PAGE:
Up here, they tell the story of a farmer of Norwegian descent who lived so close to the state line he could spit into Minnesota from the tractor if he cared to do so. Profoundly distressed during one farm crisis or another, he jumped into his truck and headed west on Interstate 90 through South Dakota to Buffalo, Wyo., north to Interstate 94 east of Billings., back through North Dakota then south on Interstate 35 from the Cities to home again. He was fine after that. It’s called the driving cure.
This is more expensive therapy that it used to be, considering the price of gas and diesel, and I don’t want to discourage anyone who needs professional help from getting it, but pedal to the metal sure beats the hell out of several other forms of self-medication including drugs, strong drink and Dr. Phil.
I take a double dose at the least each week, south across the state one day and back north again on another. The trip south usually involves the interstate --- right past some of my biggest money pits, halfway decent book stores.
The trip north nine times out of ten involves back roads in part because of my obsession with the most direct route from here to there, but also because it’s more scenic, more fun and more, well, restful. The interstate is mindless and there’s the potential there to get too wrapped up in yourself. But on the back roads you’ve got to attend to the twists and turns and those six miles of bad road between pavements.
Barreling down the interstate at 70 mph, I can make it from Mason City to Chariton in three hours flat all things being equal. Putzing up the back roads at 55 mph. I can make it from Chariton to Mason City in three and a half hours, although I rarely do --- too many things to look at along the way.
I head north out of Chariton on Highway 14 to cheaper gas in Knoxville (the Wal-Mart factor, although I don‘t fill up there), the sprint car capitol of the world, then on north and across the long bridge that spans Red Rock Lake (photo up top). Mixed feelings about Red Rock and the other big lakes. It’s kind of pretty in its way, but then so was the Des Moines River valley that it flooded. And quite frankly, Scarlet, I don’t give a rip about its recreational potential.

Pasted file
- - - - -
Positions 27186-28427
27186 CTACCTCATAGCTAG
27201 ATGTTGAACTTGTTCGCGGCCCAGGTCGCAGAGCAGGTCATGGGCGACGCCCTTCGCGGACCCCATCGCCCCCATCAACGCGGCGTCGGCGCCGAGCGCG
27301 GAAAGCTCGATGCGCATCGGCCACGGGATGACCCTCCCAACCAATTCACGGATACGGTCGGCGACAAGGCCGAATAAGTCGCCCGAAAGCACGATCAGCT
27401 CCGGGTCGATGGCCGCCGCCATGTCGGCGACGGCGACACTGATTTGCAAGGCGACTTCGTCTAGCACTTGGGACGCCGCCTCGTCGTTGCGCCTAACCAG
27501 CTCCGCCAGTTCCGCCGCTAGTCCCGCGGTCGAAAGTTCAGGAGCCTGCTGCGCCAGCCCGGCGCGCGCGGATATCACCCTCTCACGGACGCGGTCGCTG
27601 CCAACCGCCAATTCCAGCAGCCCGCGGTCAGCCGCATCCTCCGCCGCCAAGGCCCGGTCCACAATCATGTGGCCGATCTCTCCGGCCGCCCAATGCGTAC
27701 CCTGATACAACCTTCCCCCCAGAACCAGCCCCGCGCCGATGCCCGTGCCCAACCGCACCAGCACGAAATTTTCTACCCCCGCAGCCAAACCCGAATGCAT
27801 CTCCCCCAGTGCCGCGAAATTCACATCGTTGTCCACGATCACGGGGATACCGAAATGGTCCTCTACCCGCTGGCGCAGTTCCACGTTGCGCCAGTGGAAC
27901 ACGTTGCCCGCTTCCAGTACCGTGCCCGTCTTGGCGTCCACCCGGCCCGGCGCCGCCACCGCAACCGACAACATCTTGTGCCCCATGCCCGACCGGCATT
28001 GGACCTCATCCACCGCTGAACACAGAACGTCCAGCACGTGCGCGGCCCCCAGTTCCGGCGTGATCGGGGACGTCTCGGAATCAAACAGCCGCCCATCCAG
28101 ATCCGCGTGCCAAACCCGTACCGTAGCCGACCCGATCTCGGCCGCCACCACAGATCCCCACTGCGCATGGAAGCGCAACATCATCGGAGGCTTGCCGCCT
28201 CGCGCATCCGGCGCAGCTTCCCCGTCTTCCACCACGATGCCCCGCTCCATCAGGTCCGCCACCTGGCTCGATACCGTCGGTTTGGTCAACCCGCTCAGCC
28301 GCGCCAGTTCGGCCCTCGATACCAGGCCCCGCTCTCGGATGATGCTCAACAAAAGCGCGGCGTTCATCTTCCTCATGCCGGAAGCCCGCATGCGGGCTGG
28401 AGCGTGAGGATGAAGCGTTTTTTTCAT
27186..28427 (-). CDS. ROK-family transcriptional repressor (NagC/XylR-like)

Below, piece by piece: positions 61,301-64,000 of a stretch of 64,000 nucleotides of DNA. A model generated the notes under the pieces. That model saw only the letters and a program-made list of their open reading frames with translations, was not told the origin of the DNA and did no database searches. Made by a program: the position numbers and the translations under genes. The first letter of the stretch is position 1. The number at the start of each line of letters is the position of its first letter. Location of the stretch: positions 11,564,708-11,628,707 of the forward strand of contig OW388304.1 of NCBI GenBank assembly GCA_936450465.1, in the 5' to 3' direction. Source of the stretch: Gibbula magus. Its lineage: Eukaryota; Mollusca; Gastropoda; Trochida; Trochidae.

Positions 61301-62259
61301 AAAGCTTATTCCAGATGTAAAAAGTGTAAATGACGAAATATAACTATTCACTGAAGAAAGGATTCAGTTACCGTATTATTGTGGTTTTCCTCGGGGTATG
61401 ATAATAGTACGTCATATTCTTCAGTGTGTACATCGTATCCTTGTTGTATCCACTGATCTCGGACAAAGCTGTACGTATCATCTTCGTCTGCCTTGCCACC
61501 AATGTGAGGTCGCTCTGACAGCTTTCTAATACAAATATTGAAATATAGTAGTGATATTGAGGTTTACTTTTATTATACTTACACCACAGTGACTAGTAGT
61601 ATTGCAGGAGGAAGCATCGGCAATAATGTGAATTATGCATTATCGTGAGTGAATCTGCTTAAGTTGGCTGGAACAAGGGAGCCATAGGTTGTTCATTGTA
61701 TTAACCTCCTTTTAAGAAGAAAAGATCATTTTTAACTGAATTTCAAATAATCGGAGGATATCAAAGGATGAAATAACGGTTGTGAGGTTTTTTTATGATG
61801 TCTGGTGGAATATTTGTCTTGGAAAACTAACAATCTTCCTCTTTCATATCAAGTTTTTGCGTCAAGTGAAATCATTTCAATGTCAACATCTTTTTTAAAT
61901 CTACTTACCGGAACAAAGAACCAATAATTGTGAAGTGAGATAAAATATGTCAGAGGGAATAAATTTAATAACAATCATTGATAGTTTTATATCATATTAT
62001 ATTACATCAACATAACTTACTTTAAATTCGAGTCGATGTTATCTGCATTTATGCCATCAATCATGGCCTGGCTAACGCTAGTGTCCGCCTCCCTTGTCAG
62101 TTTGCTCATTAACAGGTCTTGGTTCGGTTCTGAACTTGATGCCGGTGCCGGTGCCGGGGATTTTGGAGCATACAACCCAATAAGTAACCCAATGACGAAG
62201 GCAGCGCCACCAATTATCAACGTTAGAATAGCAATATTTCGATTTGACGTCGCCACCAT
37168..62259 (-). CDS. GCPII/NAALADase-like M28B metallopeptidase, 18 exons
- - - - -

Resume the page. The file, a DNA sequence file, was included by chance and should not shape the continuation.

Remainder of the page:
Beyond the bridge, 14 passes through Monroe and I always look twice at this dilapidated old house just north of the square --- one of Iowa’s rare octagons fallen upon hard times, but at least it’s still standing. Below it is an older photo, dating from the 1930s and part of the Historic American Buildings Survey (HABS) collection. Under that stucco is brick. It’s a neat building. I suppose it’ll just fall down one of these days.
Highway 14 continues north across Interstate 80 and through Newton (Remember Maytag? All that’s left is bleu cheese) to the “T” several miles north of town where the highway jogs east on the way to Marshalltown and I jog west on a county road to the first blacktop north, which takes me to Melbourne --- a nice little flat-land town dating from 1882.
Straight north of Melbourne, still on county roads, I cross the new four-lane diagonal (No. 330) connecting Marshalltown and Des Moines, Highway 30 and another Marshall County blacktop before I hit gravel. What you see straight ahead here is the roughest railroad crossing in all creation and a hill that turns to mush in the winter when there’s lots of snow.
After a few miles on gravel, I hit blacktop again, jog east about a mile and then north on one of my favorite legs of the trip, up through Minerva (bet you didn’t know there was a Minerva; here‘s Minerva Wesley Chapel and look at how the beans are turning this week) to Bangor, hang a right at Bangor-Liberty Friends Church, across Honey Creek then up and over to Union on the west side of the Iowa River valley.
I really like Union --- it’s a pretty little town that really seems to have some pride in itself. And since I’m out of time this morning I’m going to stop right here for now. You can go on if you’re in a hurry --- through Eldora, Iowa Falls and Hampton --- and I’ll be along later.